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by Health By Principle

Everything You Need to Know About Third Party Testing of Supplements


By Elizabeth Foley

The United States currently markets more than 55,000 dietary supplements, with new products and ingredients being introduced on a regular basis (1). Independent third-party certification programs offer quality assurance in the marketplace for dietary supplements. These certification programs are not owned or controlled by companies involved in the manufacture or sale of dietary supplements. The fast pace with which new dietary supplements are introduced, and the fact that FDA approval is not required before products enter the market, makes third party testing essential 

 Dietary supplements are classified as a special class of food, subject to post-market regulation by the FDA (Food and Drug Administration). To be considered a food supplement, a product must contain ingredients that have a history of use in food supply, be taken orally (like a food), be advertised only as a means to benefit the diet or to provide nutrients, and have a supplement facts panel. According to the FDA’s dietary supplement guidelines, a product must meet all of the criteria above to qualify. Nevertheless, the FDA does not make sure that products comply with these criteria before they are sold. As a result contaminated or subpar dietary supplements sometimes reach consumers (2). It is important for consumers to be aware of these potential risks that come from buying dietary supplements.  

 Here is everything that shoppers need to know so they can purchase a safe and effective dietary supplement.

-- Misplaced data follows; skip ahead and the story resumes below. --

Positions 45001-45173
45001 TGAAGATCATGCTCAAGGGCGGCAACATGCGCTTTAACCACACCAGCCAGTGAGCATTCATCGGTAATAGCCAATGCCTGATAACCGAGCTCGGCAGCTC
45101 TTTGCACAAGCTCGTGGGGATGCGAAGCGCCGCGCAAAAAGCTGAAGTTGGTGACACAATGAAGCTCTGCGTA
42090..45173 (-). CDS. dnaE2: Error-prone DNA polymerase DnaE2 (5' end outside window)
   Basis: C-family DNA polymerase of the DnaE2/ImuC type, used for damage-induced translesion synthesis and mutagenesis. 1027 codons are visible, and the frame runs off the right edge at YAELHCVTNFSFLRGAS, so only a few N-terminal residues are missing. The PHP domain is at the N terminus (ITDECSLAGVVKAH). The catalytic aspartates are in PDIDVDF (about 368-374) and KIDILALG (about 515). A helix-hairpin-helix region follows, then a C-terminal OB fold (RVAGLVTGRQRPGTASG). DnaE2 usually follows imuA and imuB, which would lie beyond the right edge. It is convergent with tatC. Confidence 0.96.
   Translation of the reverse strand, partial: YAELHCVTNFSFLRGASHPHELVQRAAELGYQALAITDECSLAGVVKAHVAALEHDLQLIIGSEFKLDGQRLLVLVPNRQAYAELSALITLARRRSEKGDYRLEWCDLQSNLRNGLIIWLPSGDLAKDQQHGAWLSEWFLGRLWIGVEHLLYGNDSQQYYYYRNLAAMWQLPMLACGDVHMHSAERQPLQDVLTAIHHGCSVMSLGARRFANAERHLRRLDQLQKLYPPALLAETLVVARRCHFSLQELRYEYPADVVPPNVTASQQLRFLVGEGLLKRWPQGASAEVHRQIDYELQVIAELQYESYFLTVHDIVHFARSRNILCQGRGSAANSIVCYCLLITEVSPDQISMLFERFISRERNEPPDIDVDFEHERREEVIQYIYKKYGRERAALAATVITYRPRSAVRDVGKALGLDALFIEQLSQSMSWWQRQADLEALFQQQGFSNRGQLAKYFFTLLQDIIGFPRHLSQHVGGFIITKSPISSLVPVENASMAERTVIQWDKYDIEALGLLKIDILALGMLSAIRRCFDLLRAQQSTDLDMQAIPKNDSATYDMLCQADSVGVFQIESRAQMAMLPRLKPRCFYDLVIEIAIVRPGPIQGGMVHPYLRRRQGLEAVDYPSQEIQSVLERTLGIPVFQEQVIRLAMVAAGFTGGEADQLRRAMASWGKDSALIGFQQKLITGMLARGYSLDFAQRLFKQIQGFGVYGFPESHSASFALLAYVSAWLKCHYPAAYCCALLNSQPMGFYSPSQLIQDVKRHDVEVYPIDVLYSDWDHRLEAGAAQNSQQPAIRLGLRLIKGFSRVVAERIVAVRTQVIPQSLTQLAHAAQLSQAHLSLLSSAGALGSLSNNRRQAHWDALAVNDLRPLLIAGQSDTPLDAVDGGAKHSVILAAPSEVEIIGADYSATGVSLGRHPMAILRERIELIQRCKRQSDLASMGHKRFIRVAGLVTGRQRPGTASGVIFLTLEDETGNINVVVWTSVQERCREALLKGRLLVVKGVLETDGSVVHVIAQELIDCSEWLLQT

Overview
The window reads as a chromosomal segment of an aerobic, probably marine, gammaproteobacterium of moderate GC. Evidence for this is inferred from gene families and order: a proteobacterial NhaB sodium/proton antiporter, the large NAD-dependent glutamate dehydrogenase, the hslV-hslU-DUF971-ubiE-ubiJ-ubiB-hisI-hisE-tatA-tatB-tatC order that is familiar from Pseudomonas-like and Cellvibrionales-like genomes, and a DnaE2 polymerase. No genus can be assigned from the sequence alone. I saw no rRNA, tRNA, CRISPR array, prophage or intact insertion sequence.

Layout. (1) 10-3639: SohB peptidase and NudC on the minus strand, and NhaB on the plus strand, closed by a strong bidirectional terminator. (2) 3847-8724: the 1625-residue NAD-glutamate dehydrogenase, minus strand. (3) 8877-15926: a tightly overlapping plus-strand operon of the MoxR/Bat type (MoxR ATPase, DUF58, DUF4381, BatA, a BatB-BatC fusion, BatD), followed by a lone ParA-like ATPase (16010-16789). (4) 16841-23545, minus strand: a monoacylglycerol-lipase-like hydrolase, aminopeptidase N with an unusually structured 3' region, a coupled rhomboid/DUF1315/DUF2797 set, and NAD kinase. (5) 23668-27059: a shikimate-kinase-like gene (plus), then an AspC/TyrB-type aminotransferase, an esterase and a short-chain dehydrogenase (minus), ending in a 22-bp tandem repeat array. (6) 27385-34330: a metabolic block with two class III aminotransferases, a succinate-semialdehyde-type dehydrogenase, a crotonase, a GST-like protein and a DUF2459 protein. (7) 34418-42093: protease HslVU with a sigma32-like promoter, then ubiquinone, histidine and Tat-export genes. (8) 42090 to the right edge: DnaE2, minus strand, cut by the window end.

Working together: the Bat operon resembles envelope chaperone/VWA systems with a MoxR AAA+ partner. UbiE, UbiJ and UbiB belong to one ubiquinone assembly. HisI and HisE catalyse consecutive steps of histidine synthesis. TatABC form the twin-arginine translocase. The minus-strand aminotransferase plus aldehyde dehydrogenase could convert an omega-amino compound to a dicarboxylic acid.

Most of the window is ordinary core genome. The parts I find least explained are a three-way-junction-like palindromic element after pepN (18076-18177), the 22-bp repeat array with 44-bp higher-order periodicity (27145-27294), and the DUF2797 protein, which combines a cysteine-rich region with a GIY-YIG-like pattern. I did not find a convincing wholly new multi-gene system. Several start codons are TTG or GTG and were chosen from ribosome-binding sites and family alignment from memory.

Why are Supplements 3rd Party Tested  

There are several benefits associated with taking dietary supplements so it comes as no surprise consumer demand for supplements is through the roof. When shopping for a dietary supplement it is beneficial to learn as much about the manufacturer as possible. The most important consideration when choosing a dietary supplement manufacturer is whether or not their products are third-party tested.  

Having supplements 3rd party tested is voluntary and should ideally be done before a supplement is sold to consumers. Supplements that have been certified by a third party will display a stamp of certification from the certification company. Certification stamps act as proof that a product is safe and that it does what it claims to do. Dietary supplement manufacturers who pursue third-party testing do so because they care about selling their customers a reliable product.  

Ways Vitamins are Tested for Purity  

Current Good Manufacturing Practice also known as cGMP  is a set of regulations enforced by the FDA. Current Good Manufacturing Practice provides the means to design, monitor, and control production processes. The cGMP regulations ensure the identity, strength, quality, and purity of products, by requiring that manufacturers manage their manufacturing processes appropriately. As part of this requirement, companies must establish strong quality management systems, acquire quality raw materials, establish robust operating procedures and detect and investigate product quality deviations as well as maintain reliable testing laboratories.